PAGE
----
by Pastor Brian Phillips
Pastor Doug Wilson offered four “Presbyterian caveats” in support of not observing Lent. But, given the large and growing number of Reformed, Presbyterian, and other Protestant and evangelical Christians who now observe Lent, such caveats warrant more consideration – questions, if you will, rather than statements. In part one of this article, I offered some thoughts on the first two caveats, posed as questions. Here, I do the same with the last two.
3 – Does Lenten observance reveal the “rootlessness” of evangelicals?
On this point, Wilson commends Dr. Carl Trueman’s article “Ash Wednesday: Pick and Choosing Our Piety” where he offers multiple objections to Ash Wednesday and Lenten observance. Among them, he says, “I suspect that the reasons evangelicals are rediscovering Lent is as much to do with the poverty of their own liturgical tradition as anything… Yet if your own tradition lacks the historical, liturgical and theological depth for which you are looking, it may be time to join a church which can provide the same.”
I would agree wholeheartedly that modern evangelicalism suffers from liturgical poverty. In fact, I would call it liturgical squalor. I would also agree that fleeing such churches could be a good move. However, why would an evangelical who is fed up with the lack of “historical, liturgical, and theological depth” join a church which, according to Trueman’s (and Wilson’s) description, would explicitly not provide that depth for which they are already searching through the specific observance of Ash Wednesday and Lent? It seems an odd invitation: Join our church because we also do not observe the things you increasingly see as important.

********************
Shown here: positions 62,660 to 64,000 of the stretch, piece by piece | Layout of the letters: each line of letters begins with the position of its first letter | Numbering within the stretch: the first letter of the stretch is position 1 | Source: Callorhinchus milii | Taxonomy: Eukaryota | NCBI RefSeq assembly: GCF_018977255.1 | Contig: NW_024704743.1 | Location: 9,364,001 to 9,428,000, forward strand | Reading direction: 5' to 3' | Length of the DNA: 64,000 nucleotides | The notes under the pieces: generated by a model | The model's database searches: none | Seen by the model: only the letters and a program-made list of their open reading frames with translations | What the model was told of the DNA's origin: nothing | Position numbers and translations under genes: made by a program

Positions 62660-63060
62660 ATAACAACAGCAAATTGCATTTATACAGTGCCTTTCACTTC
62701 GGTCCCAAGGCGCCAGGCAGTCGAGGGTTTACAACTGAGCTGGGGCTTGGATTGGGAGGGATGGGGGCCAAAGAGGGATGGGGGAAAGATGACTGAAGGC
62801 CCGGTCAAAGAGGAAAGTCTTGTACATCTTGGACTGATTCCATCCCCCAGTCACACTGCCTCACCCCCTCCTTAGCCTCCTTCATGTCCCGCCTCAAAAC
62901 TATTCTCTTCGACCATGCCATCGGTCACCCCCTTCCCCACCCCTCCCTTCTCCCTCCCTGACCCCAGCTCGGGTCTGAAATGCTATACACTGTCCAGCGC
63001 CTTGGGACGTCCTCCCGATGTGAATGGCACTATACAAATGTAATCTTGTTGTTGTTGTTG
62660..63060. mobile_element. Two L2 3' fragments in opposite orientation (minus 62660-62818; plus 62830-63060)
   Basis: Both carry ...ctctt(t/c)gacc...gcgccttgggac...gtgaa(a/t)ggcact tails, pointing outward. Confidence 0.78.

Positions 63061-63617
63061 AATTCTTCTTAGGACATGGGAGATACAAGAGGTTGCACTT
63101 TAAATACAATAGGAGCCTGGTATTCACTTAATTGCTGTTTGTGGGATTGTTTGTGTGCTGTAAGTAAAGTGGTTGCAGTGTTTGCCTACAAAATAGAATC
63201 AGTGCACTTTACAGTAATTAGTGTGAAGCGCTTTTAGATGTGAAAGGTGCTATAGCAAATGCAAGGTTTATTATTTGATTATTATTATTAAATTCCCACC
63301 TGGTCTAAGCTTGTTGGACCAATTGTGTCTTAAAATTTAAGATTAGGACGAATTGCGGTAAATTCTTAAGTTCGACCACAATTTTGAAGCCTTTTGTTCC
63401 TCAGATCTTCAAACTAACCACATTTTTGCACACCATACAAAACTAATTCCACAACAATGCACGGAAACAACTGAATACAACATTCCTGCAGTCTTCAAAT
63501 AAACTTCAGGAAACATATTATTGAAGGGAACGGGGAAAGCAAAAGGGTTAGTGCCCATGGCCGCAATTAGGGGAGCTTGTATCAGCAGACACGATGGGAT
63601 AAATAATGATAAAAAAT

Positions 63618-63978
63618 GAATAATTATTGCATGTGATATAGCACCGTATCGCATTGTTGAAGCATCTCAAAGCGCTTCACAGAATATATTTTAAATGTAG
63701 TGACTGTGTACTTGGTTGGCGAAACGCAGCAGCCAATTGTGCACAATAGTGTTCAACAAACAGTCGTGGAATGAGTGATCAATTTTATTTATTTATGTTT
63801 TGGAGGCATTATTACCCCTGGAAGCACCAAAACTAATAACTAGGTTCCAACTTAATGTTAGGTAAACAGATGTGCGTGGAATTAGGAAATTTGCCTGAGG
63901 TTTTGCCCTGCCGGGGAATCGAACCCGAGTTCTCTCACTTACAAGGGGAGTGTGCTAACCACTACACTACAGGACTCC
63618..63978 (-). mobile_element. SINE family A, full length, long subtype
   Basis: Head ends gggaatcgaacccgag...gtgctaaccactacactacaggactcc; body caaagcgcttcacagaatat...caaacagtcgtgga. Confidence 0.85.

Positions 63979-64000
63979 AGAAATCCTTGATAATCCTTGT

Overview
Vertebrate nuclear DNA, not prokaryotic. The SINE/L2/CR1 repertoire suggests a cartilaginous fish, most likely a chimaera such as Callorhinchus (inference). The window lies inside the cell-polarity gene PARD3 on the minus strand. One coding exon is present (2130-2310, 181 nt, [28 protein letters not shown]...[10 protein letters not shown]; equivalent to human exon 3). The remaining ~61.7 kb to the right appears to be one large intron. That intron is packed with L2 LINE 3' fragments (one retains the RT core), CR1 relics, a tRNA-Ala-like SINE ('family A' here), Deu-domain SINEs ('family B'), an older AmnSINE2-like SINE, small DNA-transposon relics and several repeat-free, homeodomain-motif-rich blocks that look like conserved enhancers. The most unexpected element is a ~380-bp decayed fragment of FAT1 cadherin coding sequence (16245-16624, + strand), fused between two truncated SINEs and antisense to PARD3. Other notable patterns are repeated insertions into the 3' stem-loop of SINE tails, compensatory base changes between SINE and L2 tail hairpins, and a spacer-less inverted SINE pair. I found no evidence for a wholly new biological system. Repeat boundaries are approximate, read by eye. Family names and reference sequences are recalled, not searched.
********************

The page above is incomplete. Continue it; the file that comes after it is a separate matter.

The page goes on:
Dr. Trueman counters that the need is not for evangelicals to observe days like Ash Wednesday or seasons like Lent, but rather to embrace a higher view of the Lord’s Day. He writes, “Presbyterianism has its liturgical calendar, its way of marking time: Six days of earthly pursuits and one day of rest and gathered worship.” Evangelicals do need greater appreciation of the Sabbath, but Trueman seems to assume that this would (or should) rule out the observance of other days. But, observance of Ash Wednesday in no way indicates that one despises or neglects the Lord’s Day, as observance of Advent does not indicate that one neglects the Resurrection (for more on Ash Wednesday, see here).
The Presbyterian and Reformed world does not speak with a uniform voice on the observance of days. In fact, as mentioned in part one of this article, the Westminster Confession of Faith states that the “ordinary religious worship of God” may also be accompanied by “religious oaths, vows, solemn fastings, and thanksgivings upon special occasions, which are, in their several times and seasons, to be used in an holy and religious manner” (XXI.5). Special seasons or occasions of both fasting and thanksgiving are permissible and in no way detract from faithful observance of the Lord’s Day. More to the immediate point, given that the Lenten fast is suspended on Sundays, for celebration and feasting on the day of Christ’s resurrection, one could argue that the Lord’s Day is emphasized during Lent, not neglected.